|MadSci Network: Chemistry|
Hi there, sorry for the delayed reply. Anyway, to answer help your question I'll refer you to another MadSci page, which describes the chemical structure of aramids (Kevlar is the brand name for Dupont's aramid fibres) and the reasons for its high strength: http://www.madsci.org/posts/archives/nov2000/973635799.Ch.r.html The link on that page has expired, but you can see how the polymer chains stack on Wikipedia: http://en.wikipedia.org/wiki/Kevlar Also, the brand homepage is part of Dupont's website: http://www.dupont.com/kevlar/whatiskevlar.html As with all polymers, because they are made up of many hundreds or thousands of monomer units, it isn't usual to think of the size of each molecule in terms of length. Instead, polymers are usually categorised according to molecular weight - typically either the average molecular weight or a range of molecular weights. The molecular weight is the sum of the weights of all the individual atoms according to the periodic table i.e. Hydrogen=1 amu (atomic mass unit), carbon=12, nitrogen=14, oxygen-16 etc. As with most polymers, aramid chains are made from many hundreds of monomer units giving a chain which maybe 100,000amu or more. As for actual length, I couldn't find a reported value, but this website has a list of bond lengths: http://www.bbc.co.uk/dna/h2g2/A791246 So, using these you can work out a rough monomer length of: 2(C-N bonds)+ 2(C-O bonds)+ 2(benzene hexagon width point to point)+ 2(angled C-N bonds - approximate this to a single C-N bond) which all comes to: (2*147)+(2*142)+(2*280)+147 = 1285pm (pico-metres) A pico-metre is a millionth of a micron (a hair is fifty microns (or fifty millions of a metre) wide) so the monomer molecule is obviously tiny to say the least. However, if you string a thousand of these together, you would have a polymer strand 1,285,000pm long which is 1.285microns. In theory you could see something of this size with an electron microscope, but I would imagine separating a single, unbroken polymer chain from be nigh-on impossible. Anyway, if you want to see some really large molecules, search for natural molecules such as haemoglobin or chlorophyll. Natural molecules can be chains of the order of a million amus, the sequence of which is coded for by the DNA within cells. Man-made long chain molecules are prehistoric compared to the complexity of natural ones!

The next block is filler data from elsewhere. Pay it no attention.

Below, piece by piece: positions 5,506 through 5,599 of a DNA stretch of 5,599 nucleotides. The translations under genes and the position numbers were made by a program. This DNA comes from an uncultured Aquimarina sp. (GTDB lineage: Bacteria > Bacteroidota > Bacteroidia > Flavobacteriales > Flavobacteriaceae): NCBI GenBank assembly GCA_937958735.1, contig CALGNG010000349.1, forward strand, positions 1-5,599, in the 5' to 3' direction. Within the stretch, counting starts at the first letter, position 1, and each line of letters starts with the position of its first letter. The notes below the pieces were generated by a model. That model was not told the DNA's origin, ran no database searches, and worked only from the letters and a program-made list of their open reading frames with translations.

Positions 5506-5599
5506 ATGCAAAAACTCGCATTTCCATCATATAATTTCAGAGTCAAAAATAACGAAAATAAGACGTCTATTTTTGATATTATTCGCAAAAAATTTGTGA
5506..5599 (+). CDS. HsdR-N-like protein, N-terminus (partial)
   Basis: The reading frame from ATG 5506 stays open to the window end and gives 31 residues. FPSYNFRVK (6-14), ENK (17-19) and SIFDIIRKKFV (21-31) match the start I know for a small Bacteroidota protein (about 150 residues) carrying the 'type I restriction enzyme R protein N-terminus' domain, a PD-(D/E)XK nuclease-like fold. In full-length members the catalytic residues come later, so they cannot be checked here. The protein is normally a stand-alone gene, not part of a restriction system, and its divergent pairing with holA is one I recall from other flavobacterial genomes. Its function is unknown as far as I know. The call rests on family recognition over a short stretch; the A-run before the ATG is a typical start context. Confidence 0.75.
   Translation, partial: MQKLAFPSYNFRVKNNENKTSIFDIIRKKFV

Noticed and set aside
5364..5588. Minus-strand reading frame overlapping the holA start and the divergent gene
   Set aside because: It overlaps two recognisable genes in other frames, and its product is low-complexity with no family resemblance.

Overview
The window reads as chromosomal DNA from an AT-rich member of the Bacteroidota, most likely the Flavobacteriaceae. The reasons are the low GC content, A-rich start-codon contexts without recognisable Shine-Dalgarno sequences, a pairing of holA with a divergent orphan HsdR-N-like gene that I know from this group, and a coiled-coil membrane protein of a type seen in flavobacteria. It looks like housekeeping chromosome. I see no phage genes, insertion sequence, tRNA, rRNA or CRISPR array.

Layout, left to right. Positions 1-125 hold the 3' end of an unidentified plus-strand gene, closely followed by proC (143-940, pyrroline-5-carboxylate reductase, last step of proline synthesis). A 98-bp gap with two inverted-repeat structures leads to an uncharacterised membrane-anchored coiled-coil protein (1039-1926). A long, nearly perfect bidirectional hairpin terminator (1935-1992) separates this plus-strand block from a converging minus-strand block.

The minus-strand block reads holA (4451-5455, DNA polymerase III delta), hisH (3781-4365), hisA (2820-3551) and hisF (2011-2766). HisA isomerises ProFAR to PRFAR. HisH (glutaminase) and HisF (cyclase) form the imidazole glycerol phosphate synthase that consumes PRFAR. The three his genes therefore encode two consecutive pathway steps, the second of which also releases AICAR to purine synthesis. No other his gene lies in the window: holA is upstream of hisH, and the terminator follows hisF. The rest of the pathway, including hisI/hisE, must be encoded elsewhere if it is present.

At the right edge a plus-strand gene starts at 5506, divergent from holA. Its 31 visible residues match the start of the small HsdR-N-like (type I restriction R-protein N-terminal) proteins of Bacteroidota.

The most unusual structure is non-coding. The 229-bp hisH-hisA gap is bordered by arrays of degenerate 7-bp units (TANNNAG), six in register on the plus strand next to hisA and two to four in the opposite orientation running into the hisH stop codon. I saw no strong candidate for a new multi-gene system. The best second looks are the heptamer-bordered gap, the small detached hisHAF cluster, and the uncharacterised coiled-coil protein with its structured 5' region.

Try the links in the MadSci Library for more information on Chemistry.